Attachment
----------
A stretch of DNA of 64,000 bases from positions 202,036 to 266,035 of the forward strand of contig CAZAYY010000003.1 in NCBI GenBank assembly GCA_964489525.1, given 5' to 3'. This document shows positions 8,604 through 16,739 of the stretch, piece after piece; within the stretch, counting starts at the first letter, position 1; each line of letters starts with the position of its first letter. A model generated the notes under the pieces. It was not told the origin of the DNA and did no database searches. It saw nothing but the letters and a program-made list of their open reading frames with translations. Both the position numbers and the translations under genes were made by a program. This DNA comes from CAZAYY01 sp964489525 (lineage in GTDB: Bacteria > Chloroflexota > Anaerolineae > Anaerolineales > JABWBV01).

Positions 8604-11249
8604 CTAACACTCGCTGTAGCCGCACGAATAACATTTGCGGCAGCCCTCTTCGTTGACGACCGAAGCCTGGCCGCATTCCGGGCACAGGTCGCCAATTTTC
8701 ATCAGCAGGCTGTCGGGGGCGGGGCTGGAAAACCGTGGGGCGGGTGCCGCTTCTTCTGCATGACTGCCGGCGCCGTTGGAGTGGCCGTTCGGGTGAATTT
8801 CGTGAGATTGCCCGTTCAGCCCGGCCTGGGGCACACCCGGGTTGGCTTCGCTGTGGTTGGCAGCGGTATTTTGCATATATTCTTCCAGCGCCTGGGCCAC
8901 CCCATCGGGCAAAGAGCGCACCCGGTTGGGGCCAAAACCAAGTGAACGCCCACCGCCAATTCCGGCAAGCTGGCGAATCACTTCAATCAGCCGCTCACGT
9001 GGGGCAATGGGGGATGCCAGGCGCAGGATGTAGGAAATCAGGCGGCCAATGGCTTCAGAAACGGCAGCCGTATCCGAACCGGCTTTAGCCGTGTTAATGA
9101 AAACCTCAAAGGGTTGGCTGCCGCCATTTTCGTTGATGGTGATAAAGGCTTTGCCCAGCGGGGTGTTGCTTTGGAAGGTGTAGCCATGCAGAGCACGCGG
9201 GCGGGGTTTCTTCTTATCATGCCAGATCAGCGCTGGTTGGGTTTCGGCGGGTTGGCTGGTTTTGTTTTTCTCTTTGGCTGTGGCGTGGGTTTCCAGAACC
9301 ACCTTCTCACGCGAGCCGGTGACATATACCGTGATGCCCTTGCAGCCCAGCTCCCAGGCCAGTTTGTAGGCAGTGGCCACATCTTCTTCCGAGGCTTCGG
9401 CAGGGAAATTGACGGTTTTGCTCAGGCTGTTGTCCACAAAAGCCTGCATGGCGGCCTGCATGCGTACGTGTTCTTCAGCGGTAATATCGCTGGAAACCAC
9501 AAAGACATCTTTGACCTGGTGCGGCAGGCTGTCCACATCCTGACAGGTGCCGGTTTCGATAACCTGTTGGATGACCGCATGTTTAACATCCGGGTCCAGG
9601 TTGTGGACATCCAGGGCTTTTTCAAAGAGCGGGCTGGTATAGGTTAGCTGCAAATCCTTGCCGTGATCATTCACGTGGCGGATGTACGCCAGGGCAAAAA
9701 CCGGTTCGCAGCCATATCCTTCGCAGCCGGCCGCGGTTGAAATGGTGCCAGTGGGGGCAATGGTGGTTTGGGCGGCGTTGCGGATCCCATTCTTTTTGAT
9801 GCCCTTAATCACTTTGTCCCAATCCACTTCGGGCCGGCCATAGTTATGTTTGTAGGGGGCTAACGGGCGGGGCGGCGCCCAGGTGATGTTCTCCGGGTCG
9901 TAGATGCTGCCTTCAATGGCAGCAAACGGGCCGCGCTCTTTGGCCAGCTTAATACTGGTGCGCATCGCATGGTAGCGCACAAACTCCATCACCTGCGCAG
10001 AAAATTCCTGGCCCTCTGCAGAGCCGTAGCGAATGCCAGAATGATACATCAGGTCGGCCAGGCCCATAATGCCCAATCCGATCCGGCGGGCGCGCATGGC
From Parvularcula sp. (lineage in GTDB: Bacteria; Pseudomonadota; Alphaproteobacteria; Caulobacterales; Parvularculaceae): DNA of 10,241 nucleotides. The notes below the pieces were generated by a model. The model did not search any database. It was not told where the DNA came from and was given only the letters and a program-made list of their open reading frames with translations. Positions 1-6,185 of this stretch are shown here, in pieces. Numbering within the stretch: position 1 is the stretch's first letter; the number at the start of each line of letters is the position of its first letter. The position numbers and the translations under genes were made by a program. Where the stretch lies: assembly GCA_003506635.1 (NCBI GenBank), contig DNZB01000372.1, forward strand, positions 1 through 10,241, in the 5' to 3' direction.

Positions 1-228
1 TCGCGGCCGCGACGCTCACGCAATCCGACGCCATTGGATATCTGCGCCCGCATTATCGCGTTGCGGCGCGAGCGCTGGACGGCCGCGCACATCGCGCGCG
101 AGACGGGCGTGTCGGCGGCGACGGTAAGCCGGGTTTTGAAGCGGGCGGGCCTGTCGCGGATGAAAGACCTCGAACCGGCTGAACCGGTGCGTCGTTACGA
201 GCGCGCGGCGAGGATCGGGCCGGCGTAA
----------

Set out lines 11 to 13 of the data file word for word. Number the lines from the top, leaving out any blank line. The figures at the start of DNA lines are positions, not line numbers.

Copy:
9401 CAGGGAAATTGACGGTTTTGCTCAGGCTGTTGTCCACAAAAGCCTGCATGGCGGCCTGCATGCGTACGTGTTCTTCAGCGGTAATATCGCTGGAAACCAC
9501 AAAGACATCTTTGACCTGGTGCGGCAGGCTGTCCACATCCTGACAGGTGCCGGTTTCGATAACCTGTTGGATGACCGCATGTTTAACATCCGGGTCCAGG
9601 TTGTGGACATCCAGGGCTTTTTCAAAGAGCGGGCTGGTATAGGTTAGCTGCAAATCCTTGCCGTGATCATTCACGTGGCGGATGTACGCCAGGGCAAAAA